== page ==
7 Rules You Must Follow to Pick a Better Diet Than Oprah
Well everyone, it’s that time of year!
Time to set broad, unrealistic goals with impossibly high expectations for yourself that typically involve your stubborn muffin top, your disastrous finances and abysmal organizational skills.
Now, when it comes to your weight, I’ve got you covered.
I completely understand the confusion out there when it comes to picking the best diet (heck, even Oprah has trouble losing weight!) so I’ve compiled the definitive list for you:
Alright! Then let’s dive in:
It should be extremely expensive.
When things are really, really expensive, they’re automatically worth it.
A sky high price tag gives a lot of legitimacy to a program that promises quick results in a short period of time.
Bonus point: if the plan has some sort of re-occurring charge that keeps you somewhat mentally committed and provides a monthly reminder on your Visa statement that you quit 30 days ago.
This also helps to keep your self-esteem low as you mentally kick yourself. This also makes it easier for savvy marketers to sell you on another expensive program.
The diet should do a really good job of taking away all your own instinctual, gut feelings about what you think is essentially “healthy” or “good for you”.
Also, the program should have no element of addressing your mindset, at all. Addressing mindset issues like mindless eating with behavioural change strategies are boring and require effort on your part.
Bonus points: black and white “rules” about what to eat and what not to eat.
It’s best if you give up all control and don’t have to think at all.
It should include supplements.
Preferably multiple supplements. The names of which seem familiar but you’re unable to pronounce properly, which allows you to feel superior to those who are not taking graphites, calcarea carb and natrum mur.
It should heavily rely on willpower and cause hunger on a daily basis.
This is so very important.
This will fuel the cycle of guilt and deprivation, because it seems like you’re failing, not the diet plan itself. This helps to keep your confidence low which makes it easier to sell you the next diet craze (again.)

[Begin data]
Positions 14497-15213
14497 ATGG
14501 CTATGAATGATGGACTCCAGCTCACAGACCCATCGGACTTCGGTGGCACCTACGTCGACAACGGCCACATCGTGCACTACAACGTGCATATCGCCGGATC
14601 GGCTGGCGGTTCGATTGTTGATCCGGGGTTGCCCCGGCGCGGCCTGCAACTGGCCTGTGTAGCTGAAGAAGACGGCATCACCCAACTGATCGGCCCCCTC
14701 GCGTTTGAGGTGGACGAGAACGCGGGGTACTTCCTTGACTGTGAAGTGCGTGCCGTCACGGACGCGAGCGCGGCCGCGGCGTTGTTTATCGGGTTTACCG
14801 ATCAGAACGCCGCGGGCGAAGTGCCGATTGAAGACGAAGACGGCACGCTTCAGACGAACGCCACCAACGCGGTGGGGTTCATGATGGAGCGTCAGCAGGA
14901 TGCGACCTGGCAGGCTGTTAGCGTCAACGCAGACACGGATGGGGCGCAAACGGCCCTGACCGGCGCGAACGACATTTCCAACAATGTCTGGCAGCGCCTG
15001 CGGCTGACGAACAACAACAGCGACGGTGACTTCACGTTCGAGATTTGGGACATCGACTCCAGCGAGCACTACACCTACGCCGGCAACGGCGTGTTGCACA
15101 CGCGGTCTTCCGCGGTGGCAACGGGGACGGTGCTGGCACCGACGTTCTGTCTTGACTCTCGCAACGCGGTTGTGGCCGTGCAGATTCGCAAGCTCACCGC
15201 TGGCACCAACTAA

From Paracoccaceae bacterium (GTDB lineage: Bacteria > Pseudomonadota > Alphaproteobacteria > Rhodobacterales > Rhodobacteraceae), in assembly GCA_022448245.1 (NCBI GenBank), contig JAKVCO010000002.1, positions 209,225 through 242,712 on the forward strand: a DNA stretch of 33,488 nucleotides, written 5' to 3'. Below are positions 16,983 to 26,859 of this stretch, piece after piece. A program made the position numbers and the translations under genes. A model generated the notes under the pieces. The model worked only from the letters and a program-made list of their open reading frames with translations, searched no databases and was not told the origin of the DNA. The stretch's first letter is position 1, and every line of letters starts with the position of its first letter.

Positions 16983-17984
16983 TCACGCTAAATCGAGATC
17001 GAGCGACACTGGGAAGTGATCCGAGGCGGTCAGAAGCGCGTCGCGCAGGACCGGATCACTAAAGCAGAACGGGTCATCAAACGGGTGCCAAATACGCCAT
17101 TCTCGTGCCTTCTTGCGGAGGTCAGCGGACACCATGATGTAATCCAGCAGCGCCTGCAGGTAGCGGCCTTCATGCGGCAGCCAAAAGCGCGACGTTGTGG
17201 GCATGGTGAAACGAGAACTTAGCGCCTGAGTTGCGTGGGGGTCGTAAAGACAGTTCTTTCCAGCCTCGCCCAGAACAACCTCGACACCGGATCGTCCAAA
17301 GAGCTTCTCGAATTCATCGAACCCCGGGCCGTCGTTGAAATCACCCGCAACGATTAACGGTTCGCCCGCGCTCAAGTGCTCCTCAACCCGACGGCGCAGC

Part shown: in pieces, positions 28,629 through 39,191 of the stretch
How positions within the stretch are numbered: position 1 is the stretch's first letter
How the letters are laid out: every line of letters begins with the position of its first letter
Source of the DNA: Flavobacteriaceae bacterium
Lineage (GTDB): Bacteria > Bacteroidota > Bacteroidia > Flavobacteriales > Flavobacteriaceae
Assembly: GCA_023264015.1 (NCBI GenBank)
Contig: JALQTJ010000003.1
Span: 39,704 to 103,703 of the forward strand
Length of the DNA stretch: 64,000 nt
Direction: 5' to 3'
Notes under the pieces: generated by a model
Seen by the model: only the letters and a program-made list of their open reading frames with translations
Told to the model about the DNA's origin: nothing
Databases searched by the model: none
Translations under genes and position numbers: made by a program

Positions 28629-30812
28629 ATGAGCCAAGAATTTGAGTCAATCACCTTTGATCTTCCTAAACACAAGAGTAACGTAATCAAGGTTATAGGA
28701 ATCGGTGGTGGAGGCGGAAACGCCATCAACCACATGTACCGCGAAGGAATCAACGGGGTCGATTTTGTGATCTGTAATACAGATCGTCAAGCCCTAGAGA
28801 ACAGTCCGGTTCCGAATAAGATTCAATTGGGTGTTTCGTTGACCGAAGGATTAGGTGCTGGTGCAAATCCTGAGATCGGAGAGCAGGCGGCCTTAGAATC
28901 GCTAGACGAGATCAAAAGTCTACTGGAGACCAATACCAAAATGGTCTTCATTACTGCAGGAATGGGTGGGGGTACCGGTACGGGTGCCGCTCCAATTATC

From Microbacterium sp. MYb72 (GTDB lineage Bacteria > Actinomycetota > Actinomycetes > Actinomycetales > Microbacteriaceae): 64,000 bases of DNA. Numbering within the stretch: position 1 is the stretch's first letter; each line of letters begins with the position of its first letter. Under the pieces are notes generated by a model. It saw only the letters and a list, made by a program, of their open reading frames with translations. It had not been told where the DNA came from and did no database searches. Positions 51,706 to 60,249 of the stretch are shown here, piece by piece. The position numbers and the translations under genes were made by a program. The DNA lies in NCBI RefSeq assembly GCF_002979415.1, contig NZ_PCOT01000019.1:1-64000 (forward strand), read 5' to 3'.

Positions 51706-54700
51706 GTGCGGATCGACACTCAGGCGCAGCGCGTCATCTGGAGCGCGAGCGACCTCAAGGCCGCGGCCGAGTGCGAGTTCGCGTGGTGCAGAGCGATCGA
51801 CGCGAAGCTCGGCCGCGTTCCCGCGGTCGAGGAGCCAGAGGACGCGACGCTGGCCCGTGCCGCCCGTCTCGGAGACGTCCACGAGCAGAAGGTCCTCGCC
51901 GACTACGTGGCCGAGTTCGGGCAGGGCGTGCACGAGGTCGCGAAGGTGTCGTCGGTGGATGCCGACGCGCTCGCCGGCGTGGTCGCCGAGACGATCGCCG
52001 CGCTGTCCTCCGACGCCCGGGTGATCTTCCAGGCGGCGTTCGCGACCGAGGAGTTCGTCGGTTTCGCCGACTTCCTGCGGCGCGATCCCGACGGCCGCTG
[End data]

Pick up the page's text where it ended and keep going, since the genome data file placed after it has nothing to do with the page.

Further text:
It should absolutely promise too-good-to-be-true results with simply amazing before and after photos of people just like you!
Bonus: if it’s endorsed by a celebrity. Famous people don’t just put their names behind anything so this lends an incredible amount of credibility.
It should be completely impossible for you to follow in social settings, essentially rendering you a social pariah.
If your friends stop inviting you over for supper, you know you’re definitely on track.
Being on this diet will be the hardest thing you’ve ever done. Period. And if it’s not hard, then it’s not going to be effective and isn’t worth your time.
And lastly, take a step back and look at the whole marketing package: essentially, it should speak to your deep seated fear that you essentially are not whole or good enough to fuel your body with whole food on a daily basis.
Starting a plan that promises a quick fix-type of solution should provide you with a sense of false hope that a strict “diet” is the only solution to controlling your weight.
If you come across any advertisements for a diet plan that fits most of the above qualities then you are on the right track to a life of dieting, deprivation and despair, without ever really achieving any lasting results.
Not even Oprah can touch that.
April Saunders is a Registered Dietitian who has 10 years experience helping people break the cycle of feeling tired and overweight. She uses Personalized Meal Plans, Mindset Coaching and Accountability Structures to help clients lose weight slowly and steadily. But you probably wouldn’t like her approach. It’s a reasonable, lifestyle-based approach that gets results over time. Plus, she’s not a celebrity so no credibility factor.